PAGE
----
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Postby stefanzman » Wed Dec 16, 2009 5:41 pm

OK. Bolo - Thanks for the clarification.

Must be nice to have fiber in the neighborhood....

So, you cancelled your cable? Is there a way to get ESPN, Fox News, CNN, The History Channel, Discover, etc, through a Roku? Or are you limiting your content to movies and music at this point?
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Postby philsoft » Wed Dec 16, 2009 5:45 pm

stefanzman wrote:So, you cancelled your cable? Is there a way to get ESPN, Fox News, CNN, The History Channel, Discover, etc, through a Roku? Or are you limiting your content to movies and music at this point?


There is SOME content available on Netflix from Discovery, A&E, TLC, History Channel and others. SOME news is available from Mediafly.
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Postby kc8pql » Wed Dec 16, 2009 5:49 pm

There is a lot more on Roku than movies and music, and the lineup will continue to expand. Mediafly has audio and video podcasts from CNN, Fox PBS, History, Discovery....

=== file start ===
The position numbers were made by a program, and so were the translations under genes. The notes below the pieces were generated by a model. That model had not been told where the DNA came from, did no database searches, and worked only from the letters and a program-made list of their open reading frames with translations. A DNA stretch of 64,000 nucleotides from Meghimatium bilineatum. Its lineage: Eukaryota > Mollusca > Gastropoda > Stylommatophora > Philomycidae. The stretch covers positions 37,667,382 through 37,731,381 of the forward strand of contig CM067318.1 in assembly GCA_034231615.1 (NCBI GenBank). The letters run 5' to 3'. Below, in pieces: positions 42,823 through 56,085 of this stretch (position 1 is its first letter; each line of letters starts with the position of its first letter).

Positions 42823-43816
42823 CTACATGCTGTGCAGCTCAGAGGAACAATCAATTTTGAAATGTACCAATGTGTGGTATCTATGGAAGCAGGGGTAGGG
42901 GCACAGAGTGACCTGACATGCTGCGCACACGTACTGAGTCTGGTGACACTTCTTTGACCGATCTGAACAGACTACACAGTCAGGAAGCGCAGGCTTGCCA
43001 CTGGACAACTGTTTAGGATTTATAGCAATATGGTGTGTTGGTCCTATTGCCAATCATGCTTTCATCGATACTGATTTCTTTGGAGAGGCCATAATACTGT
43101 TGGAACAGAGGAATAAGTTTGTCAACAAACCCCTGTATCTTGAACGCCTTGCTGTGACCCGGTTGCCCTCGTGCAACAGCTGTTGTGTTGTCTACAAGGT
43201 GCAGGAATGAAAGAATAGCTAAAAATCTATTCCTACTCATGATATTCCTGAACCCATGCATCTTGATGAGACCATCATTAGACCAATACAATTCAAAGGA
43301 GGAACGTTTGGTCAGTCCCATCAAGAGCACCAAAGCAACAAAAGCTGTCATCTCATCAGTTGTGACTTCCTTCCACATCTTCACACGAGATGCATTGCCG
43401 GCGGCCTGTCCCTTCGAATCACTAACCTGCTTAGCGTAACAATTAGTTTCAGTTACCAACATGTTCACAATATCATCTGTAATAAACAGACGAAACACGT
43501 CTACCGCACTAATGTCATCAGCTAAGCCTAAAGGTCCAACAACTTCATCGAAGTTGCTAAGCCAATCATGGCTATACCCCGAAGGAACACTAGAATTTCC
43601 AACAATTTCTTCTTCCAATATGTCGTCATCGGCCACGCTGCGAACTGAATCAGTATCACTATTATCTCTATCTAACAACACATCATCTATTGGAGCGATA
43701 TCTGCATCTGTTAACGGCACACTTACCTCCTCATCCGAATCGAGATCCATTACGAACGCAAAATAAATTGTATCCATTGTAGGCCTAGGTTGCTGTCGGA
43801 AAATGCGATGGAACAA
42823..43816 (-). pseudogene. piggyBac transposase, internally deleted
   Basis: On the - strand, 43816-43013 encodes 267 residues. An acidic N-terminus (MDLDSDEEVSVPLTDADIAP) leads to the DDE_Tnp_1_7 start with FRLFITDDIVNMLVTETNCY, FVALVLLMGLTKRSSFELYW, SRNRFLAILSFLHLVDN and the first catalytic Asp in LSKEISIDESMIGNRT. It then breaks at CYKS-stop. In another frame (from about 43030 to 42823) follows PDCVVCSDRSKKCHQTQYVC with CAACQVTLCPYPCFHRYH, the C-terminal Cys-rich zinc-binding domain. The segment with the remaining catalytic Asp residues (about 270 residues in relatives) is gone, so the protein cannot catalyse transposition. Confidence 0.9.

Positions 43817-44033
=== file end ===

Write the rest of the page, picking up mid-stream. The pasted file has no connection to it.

http://www.roku.com/roku-channel-store
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Postby BoloMKXXVIII » Thu Dec 17, 2009 7:26 am

stefanzman wrote:OK. Bolo - Thanks for the clarification.

Must be nice to have fiber in the neighborhood....

So, you cancelled your cable? Is there a way to get ESPN, Fox News, CNN, The History Channel, Discover, etc, through a Roku? Or are you limiting your content to movies and music at this point?


Old seasons of Dirty Jobs and Mythbusters are available on Netflix. I also run a PC into each of my HDTVs. I use the Roku more often as it is easier. I use the computers for Hulu, Clicker and Miro. Discovery is very stingy with their content on the web, but there is more interesting content available between the Roku, OTA TV and the web than I could ever watch. You will be amazed how much content is on the web. Clicker is great as a "TV guide" for the web. Once you find a show you like you can mark it and Clicker will tell you when a new episode is available. You can do the same thing with Hulu, but Clicker covers almost everything on the web. It does not host the content, but it does link to the correct page.